Roberto Cicutto: “Exhibitors obstruct feature debuts”
by Camillo De Marco
- Pietro Marcello’s Lost and Beautiful has immediately been taken out of some theatres, and the president and MD of Istituto Luce-Cinecittà is calling for a review of the distribution system
Roberto Cicutto has made a public statement condemning a “serious flaw in the theatrical distribution system”. The president and managing director of Istituto Luce-Cinecittà reminded everyone that “19 November saw the theatrical release of the film Lost and Beautiful [+see also:
interview: Pietro Marcello
film profile] by Pietro Marcello, which was welcomed very favourably by the critics and singled out as the Critics’ Film by the SNCCI, the National Union of Italian Film Critics. The movie finished the weekend with per-copy average takings of over €2,000.”
However, already in its second week, the film “was taken out of some theatres with no justification in relation to the results attained”. Istituto Luce-Cinecittà, through certain guidelines from the Ministry of Cultural Heritage and Activities, distributes feature debuts and second works supported by contributions from the state and co-produced by Rai Cinema, but these titles “nevertheless often find that film exhibition poses the greatest obstacle to their circulation”.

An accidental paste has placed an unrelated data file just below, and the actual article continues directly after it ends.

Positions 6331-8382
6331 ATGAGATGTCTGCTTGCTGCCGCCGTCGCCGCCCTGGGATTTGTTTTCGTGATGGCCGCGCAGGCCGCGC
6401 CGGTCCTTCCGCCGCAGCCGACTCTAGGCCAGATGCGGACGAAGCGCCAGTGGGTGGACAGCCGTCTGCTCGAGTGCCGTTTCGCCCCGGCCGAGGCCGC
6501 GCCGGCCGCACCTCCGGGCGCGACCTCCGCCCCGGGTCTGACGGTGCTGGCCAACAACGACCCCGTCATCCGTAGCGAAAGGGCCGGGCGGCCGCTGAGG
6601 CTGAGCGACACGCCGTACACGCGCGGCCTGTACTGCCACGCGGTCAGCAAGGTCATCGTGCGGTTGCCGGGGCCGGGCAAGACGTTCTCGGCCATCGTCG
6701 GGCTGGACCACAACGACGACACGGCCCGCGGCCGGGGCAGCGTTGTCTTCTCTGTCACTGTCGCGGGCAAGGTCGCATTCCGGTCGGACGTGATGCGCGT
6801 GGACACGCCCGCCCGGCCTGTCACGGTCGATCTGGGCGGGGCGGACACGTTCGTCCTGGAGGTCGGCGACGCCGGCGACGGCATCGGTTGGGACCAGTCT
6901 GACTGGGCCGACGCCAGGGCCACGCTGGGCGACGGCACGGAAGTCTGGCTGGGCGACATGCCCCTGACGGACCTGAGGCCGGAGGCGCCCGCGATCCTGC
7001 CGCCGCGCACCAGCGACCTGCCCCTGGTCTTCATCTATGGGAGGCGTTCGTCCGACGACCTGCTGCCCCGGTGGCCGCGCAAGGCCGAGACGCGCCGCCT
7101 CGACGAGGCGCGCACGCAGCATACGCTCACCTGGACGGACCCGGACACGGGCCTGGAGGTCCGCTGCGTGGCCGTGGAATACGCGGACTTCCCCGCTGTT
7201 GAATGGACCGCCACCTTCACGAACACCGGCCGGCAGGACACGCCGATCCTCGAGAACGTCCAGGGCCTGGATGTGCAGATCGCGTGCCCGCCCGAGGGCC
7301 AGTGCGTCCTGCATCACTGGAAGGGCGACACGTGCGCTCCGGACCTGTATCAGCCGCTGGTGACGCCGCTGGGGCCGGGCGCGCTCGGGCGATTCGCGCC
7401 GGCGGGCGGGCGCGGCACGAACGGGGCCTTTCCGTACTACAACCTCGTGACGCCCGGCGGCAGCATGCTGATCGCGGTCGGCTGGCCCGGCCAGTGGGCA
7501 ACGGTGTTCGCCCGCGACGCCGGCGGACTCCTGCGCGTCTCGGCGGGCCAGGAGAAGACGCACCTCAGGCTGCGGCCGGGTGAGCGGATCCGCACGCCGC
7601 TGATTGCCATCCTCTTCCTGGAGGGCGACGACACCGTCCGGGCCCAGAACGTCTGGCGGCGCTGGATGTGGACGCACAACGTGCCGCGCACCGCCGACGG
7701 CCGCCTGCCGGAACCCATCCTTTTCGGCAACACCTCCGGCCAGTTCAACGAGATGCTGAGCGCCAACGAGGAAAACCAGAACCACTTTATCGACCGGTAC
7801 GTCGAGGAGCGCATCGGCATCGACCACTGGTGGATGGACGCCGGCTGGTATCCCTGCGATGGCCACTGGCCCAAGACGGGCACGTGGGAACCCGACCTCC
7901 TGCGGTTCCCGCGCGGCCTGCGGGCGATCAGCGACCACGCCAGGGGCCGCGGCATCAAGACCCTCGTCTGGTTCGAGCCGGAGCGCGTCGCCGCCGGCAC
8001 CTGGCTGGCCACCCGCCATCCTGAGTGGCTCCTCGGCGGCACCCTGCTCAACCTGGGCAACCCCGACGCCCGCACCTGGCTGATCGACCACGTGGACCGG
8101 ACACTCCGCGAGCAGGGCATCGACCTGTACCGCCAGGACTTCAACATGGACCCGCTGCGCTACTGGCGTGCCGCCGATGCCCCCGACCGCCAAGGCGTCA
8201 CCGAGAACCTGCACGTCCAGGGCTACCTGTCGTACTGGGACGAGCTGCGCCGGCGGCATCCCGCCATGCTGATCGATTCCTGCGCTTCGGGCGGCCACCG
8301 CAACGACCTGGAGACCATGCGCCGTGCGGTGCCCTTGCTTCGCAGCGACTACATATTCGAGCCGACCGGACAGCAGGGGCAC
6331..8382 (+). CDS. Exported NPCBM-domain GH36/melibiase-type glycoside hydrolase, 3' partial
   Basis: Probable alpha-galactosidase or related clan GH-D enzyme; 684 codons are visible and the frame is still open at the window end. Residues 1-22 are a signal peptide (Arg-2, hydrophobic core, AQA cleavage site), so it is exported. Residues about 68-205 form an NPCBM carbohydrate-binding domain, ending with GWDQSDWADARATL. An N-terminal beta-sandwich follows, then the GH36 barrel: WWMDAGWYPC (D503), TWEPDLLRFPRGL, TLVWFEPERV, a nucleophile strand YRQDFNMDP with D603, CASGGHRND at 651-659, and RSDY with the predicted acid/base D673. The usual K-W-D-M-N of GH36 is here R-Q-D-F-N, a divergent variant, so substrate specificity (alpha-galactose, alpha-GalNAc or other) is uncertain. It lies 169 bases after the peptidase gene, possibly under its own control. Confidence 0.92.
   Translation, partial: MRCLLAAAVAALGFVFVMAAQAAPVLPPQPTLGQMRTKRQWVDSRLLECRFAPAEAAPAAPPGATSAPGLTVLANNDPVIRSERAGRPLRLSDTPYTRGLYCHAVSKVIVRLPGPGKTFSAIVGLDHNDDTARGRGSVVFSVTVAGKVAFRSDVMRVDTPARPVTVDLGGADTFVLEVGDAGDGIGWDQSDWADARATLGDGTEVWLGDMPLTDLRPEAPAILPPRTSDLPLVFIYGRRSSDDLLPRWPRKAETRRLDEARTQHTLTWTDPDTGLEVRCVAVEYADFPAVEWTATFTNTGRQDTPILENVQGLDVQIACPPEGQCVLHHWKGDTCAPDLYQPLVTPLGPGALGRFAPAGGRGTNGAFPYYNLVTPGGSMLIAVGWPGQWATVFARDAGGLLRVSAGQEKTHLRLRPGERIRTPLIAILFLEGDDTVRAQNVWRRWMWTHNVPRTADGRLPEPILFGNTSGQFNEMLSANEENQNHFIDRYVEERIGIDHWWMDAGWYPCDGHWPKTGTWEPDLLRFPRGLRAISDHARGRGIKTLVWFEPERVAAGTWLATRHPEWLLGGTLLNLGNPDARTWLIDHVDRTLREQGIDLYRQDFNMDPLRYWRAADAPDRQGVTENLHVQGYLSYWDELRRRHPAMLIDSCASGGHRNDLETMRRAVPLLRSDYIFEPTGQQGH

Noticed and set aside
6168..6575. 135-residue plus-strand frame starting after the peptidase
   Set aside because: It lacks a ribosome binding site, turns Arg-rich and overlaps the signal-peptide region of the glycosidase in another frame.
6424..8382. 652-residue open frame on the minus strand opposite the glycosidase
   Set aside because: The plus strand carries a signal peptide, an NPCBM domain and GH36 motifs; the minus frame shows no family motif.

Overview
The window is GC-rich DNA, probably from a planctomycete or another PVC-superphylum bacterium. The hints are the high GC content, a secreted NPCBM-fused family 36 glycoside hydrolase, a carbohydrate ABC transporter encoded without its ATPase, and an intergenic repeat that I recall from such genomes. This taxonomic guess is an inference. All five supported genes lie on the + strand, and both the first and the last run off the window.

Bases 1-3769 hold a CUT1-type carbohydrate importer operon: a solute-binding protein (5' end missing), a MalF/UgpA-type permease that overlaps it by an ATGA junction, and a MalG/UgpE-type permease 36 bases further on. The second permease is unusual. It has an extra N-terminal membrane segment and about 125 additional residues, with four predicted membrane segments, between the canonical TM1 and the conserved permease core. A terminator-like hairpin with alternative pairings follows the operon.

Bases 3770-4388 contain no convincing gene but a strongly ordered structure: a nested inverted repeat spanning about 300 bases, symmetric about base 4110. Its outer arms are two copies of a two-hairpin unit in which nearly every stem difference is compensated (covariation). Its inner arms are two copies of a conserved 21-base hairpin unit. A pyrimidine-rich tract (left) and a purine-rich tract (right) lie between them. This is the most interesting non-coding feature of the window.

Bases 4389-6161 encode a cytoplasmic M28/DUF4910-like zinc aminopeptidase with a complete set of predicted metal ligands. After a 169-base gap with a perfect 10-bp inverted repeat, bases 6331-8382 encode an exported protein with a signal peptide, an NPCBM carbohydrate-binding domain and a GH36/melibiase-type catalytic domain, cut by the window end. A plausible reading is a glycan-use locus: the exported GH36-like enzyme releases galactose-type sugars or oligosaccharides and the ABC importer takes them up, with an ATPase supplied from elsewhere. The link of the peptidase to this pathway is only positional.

For Cicutto, exhibitors have the right to choose which films to programme and create policies to safeguard their own revenue, “but the prejudice that feature debuts and second works are very often greeted with cannot be justified. Either we create the conditions for initiating and improving all of the possible tools (high-quality screens, support from the FICE circuit and so on), thus resolving a serious flaw in the theatrical distribution system, or it will only lead to the squandering of public money.
“Often,” continues the Luce-Cinecittà MD, “to programme these titles one must pay a ‘guaranteed minimum’ to the theatres, which, when added to the costs of screening the trailers, limits the already tight budget available for marketing. In such conditions, Luce cannot guarantee an acceptable distribution in theatres, and it is clear that the conditions outlined above are triggering a short circuit, which is why films supported with public funds find it hard to recoup the investment.”
The upshot of all this, Cicutto sums up, “can only be that these titles are left to the laws of the market alone, and it is certain that movies such as Le Quattro Volte [+see also:
interview: Michelangelo Frammartino
interview: Savina Neirotti
film profile] by Michelangelo Frammartino, Corpo Celeste [+see also:
interview: Alice Rohrwacher
film profile] by Alice Rohrwacher, A Street in Palermo [+see also:
interview: Emma Dante
film profile] by Emma Dante, Arianna [+see also:
interview: Carlo Lavagna
film profile] by Carlo Lavagna and The Interval [+see also:
interview: Leonardo Di Costanzo
film profile] by Leonardo Di Costanzo (to mention just a handful of the recent titles in Luce’s catalogue) will not be watchable any more, and nor will audiences be able to discover new auteurs”.
(Translated from Italian)
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